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A Reality Check On Artificial Intelligence: Are Health Care Claims Overblown?

Health products powered by artificial intelligence, or AI, are streaming into our lives, from virtual doctor apps to wearable sensors and drugstore chatbots.

AI can help doctors interpret MRIs of the heart, CT scans of the head and photographs of the back of the eye, and could potentially take over many mundane medical chores, freeing doctors to spend more time talking to patients, Topol said.

Even the Food and Drug Administration ― which has approved more than 40 AI products in the past five years ― says “the potential of digital health is nothing short of revolutionary.” Yet many health industry experts fear AI-based products won’t be able to match the hype.

Many doctors and consumer advocates fear that the tech industry, which lives by the mantra “fail fast and fix it later,” is putting patients at risk ― and that regulators aren’t doing enough to keep consumers safe.

And AI systems sometimes learn to make predictions based on factors that have less to do with disease than the brand of MRI machine used, the time a blood test is taken or whether a patient was visited by a chaplain.

In one case, AI software incorrectly concluded that people with pneumonia were less likely to die if they had asthma ― an error that could have led doctors to deprive asthma patients of the extra care they need.

Medical AI, which pulled in $1.6 billion in venture capital funding in the third quarter alone, is “nearly at the peak of inflated expectations,” concluded a July report from the research company Gartner.

“As the reality gets tested, there will likely be a rough slide into the trough of disillusionment.” That reality check could come in the form of disappointing results when AI products are ushered into the real world.

Legislation passed by Congress in 2016 ― and championed by the tech industry ― exempts many types of medical software from federal review, including certain fitness apps, electronic health records and tools that help doctors make medical decisions.

And consumer advocates acknowledge that some devices ― such as ones that help people count their daily steps ― need less scrutiny than ones that diagnose or treat disease.

“It’s not the main concern of these firms to submit themselves to rigorous evaluation that would be published in a peer-reviewed journal,” said Joachim Roski, a principal at Booz Allen Hamilton, a technology consulting firm, and co-author of the National Academy’s report.

“Nobody is going to be happy, including investors, if people die or are severely hurt.” Relaxing Standards At The FDA The FDA has come under fire in recent years for allowing the sale of dangerous medical devices, which have been linked by the International Consortium of Investigative Journalists to 80,000 deaths and 1.7 million injuries over the past decade.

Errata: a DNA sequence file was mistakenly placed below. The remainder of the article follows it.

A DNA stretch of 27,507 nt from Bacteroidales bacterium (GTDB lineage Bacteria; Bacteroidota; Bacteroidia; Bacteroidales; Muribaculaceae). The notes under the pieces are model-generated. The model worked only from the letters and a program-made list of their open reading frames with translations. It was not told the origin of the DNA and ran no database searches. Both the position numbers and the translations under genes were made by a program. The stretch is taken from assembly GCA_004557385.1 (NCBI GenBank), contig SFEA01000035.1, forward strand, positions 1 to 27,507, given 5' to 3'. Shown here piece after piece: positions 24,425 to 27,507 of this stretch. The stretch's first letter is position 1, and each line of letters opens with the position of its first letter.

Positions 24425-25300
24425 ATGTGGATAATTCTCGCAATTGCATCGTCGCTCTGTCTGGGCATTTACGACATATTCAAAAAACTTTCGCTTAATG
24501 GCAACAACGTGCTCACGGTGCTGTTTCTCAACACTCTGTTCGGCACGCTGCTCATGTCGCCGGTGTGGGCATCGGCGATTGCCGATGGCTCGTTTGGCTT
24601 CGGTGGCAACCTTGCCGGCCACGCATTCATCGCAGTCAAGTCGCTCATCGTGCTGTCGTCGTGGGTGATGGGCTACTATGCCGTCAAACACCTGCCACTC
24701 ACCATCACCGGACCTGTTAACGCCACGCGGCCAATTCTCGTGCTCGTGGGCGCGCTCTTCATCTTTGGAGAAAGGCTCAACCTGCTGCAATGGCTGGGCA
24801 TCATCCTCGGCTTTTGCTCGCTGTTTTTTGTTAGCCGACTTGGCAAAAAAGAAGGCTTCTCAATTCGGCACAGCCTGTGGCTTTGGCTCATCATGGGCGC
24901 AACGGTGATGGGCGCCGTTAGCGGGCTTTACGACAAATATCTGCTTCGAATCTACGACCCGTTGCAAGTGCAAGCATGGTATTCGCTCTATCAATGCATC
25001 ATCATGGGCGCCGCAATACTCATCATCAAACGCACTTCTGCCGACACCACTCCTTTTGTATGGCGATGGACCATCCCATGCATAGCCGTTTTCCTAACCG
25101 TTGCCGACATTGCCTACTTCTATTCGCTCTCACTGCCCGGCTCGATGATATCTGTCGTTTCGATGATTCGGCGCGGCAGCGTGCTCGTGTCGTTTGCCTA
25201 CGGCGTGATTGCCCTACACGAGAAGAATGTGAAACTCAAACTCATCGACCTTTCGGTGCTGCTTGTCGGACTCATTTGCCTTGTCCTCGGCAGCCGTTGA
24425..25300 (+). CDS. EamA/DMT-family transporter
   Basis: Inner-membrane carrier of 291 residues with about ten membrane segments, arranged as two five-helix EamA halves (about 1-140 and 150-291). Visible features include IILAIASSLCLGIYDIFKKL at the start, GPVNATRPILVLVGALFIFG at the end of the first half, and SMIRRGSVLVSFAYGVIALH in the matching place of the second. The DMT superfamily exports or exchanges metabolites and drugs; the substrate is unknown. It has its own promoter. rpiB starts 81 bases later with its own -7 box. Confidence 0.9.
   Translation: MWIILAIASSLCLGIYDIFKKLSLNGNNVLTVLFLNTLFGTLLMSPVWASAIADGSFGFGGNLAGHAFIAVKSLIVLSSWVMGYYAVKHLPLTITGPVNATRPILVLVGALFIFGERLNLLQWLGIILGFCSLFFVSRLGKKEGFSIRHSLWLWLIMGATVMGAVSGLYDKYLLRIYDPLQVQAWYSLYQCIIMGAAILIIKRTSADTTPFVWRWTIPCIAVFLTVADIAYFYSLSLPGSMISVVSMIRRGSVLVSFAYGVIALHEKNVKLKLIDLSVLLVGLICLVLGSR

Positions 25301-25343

Many of these devices were cleared for use through a controversial process called the 510(k) pathway, which allows companies to market “moderate-risk” products with no clinical testing as long as they’re deemed similar to existing devices.

The FDA cleared an AI device designed to help diagnose liver and lung cancer in 2018 based on its similarity to imaging software approved 20 years earlier.

The FDA’s pilot “pre-certification” program, launched in 2017, is designed to “reduce the time and cost of market entry for software developers,” imposing the “least burdensome” system possible.

Scott Gottlieb said in 2017 while he was FDA commissioner that government regulators need to make sure its approach to innovative products “is efficient and that it fosters, not impedes, innovation.” Under the plan, the FDA would pre-certify companies that “demonstrate a culture of quality and organizational excellence,” which would allow them to provide less upfront data about devices.

Elizabeth Warren (D-Mass.), Tina Smith (D-Minn.) and Patty Murray (D-Wash.) questioned the agency’s ability to ensure company safety reports are “accurate, timely and based on all available information.” When Good Algorithms Go Bad Some AI devices are more carefully tested than others.

Eventually, researchers realized the computer had merely learned to tell the difference between that hospital’s portable chest X-rays ― taken at a patient’s bedside ― with those taken in the radiology department.

A blog post on the DeepMind website described the system, used at a London hospital, as a “game changer.” But the AI system also produced two false alarms for every correct result, according to a July study in Nature.

For example, a doctor worried about a patient’s kidneys might stop prescribing ibuprofen ― a generally safe pain reliever that poses a small risk to kidney function ― in favor of an opioid, which carries a serious risk of addiction.

Artificial Intelligence in Health Care: The Hope, the Hype, the Promise, the Peril

The emergence of artificial intelligence (AI) in health care offers unprecedented opportunities to improve patient and clinical team outcomes, reduce costs, and impact population health.

and outlines key considerations for moving forward.  AI is poised to make transformative and disruptive advances in health care, but it is prudent to balance the need for thoughtful, inclusive health care AI that plans for and actively manages and reduces potential unintended consequences, while not yielding to marketing hype and profit motives. 

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